•   Monday, 11 Dec, 2023
Four unanswered questions about the Biden classified documents

Four unanswered questions about the Biden classified documents

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An independent lawyer, or special counsel, has been appointed by the justice department to investigate whether these papers were mishandled.

There are still more questions than answers about the files. Here's a look at some of the things we still don't know.

Mr Biden has said he does not know what's in the recovered papers.

And until we know more about what they contain, it's difficult to state exactly how serious this is. Some details, however, have started to emerge.

Sources told CNN and the New York Times that the first set of 10 classified documents included briefing materials on foreign countries - including Ukraine, Iran and the United Kingdom - from Mr Biden's time as vice-president.

And according to CNN, these documents were mixed in with other non-classified papers, including details about the funeral of Beau Biden, the president's son, who died in 2015.

It also reported that some of the documents were labelled as top secret, the highest level of classification.

We know less about the second set of documents. On Thursday, Mr Biden's personal lawyer issued a statement that said the files were "Obama-Biden Administration records" meaning these, too, date back to his eight years as vice-president.

The White House later said a search for any remaining classified documents had been completed.

A massive bureaucracy that manages the basic operations of the federal government (called the General Services Administration) is responsible for the transition of power in the White House. This herculean task includes getting the new president and vice-president in and getting the departing ones - and their files - out.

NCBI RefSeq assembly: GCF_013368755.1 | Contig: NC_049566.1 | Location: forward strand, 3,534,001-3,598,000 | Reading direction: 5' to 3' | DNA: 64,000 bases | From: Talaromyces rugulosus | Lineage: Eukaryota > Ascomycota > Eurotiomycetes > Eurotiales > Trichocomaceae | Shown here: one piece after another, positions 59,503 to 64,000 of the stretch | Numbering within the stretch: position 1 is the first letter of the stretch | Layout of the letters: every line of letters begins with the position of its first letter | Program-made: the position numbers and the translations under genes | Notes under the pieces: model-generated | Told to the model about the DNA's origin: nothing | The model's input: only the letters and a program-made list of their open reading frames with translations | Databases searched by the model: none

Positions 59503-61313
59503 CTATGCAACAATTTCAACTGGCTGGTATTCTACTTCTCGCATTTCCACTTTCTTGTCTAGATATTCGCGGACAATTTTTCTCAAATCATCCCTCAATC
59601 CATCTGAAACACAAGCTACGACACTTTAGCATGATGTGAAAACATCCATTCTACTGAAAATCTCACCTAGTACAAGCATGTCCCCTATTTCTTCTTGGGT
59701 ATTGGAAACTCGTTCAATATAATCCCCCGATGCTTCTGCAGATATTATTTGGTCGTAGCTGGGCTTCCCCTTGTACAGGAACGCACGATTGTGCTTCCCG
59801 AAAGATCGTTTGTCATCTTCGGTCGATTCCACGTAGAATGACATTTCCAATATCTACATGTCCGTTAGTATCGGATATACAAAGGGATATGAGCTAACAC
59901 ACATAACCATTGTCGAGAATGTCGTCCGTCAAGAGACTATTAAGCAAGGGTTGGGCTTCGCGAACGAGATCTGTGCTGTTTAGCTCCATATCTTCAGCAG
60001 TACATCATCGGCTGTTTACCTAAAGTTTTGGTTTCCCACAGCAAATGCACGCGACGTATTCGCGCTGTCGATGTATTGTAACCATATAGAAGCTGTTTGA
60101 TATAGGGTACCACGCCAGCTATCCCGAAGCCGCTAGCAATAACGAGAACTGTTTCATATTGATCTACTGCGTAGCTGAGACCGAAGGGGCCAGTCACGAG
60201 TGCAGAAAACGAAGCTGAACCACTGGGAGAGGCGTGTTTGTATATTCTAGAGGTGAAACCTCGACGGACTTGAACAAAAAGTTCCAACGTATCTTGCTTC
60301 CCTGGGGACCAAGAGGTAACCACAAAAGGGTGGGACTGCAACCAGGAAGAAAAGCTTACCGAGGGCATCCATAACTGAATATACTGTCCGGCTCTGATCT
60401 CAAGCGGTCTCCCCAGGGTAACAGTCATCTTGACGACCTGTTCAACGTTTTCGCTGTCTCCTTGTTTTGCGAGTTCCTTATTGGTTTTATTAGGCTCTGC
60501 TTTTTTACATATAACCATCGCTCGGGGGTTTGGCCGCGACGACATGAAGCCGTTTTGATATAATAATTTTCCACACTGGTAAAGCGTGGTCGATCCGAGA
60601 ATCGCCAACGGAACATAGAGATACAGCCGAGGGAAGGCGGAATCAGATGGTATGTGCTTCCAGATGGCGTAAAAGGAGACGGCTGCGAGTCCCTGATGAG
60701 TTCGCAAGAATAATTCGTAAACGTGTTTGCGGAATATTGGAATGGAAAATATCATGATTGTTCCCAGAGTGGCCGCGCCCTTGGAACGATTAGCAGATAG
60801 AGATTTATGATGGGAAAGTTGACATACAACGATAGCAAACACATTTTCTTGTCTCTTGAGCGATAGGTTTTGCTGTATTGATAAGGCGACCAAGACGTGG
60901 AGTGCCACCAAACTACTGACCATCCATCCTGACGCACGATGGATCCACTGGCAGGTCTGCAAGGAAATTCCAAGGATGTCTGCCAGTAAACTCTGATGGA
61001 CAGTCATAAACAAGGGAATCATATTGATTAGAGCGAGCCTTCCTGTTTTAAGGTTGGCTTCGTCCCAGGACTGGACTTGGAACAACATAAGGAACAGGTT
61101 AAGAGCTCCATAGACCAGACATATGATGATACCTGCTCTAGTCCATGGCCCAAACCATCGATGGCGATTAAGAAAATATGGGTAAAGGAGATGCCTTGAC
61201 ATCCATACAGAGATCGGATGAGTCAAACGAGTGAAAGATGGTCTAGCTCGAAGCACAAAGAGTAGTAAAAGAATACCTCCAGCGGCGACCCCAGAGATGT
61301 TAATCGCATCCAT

But it's still unclear who may have handled these files in the seven years since Mr Biden ended his tenure as vice-president.The only hints we may have are where they were found.

The first set of files was discovered by Mr Biden's lawyers in what the White House described as a locked closet of the president's office at the Penn Biden Center for Diplomacy and Global Engagement, a think tank in Washington.

The second tranche was found later in the garage of Mr Biden's home in Wilmington, Delaware. A single-page document was discovered in an adjacent room.

Investigators will no doubt want to know who had access to these places and how securely the files were stored.

Congressional Republicans have demanded to see visitor logs for Mr Biden's homes, arguing that the discovery of the files at one of his residences is a national security risk.

According to the White House, Mr Biden's lawyers first found classified documents on 2 November - just one week before the midterm elections. The administration said it reported the discovery that very day to the National Archives, who retrieved the materials on 3 November and referred the matter to the justice department.

It was not until reporting this month by CBS News that the discovered documents were made public or acknowledged by the White House, spurring accusations that it had been deliberately kept quiet ahead of the midterms.

"He knowingly knew this happened going into [the] election, going into interviews. This is what makes America not trust their government," Republican House Speaker Kevin McCarthy said.

The White House, meanwhile, has denied that there was a calculated delay to going public.

Mr Biden has said he was "surprised" to learn there were classified documents found in his old office. It's not clear when, exactly, he learned of their existence.

But keeping such a discovery private is "normal", said David Weinstein, a formal federal prosecutor in Florida.

"It's not your place as a target or a witness of an investigation to say what happened, it's up to the people investigating it to decide what to say and when to say it," he said.

It's too early to say whether the president or any of his associates will face legal penalties.

We know that the newly-appointed Special Counsel Robert Hur will examine "the possible unauthorised removal and retention of classified documents" - an offence under the US criminal code.

A few things make criminal charges unlikely, according to Mr Weinstein.

First, to bring charges a prosecutor would have to prove intent - that the files were knowingly removed and held by Mr Biden or his team. And second, he said, is the justice department's standing policy not to pursue charges against a sitting president.

"It's a bigger problem politically for Mr Biden than it is in terms of criminal charges," Mr Weinstein said.

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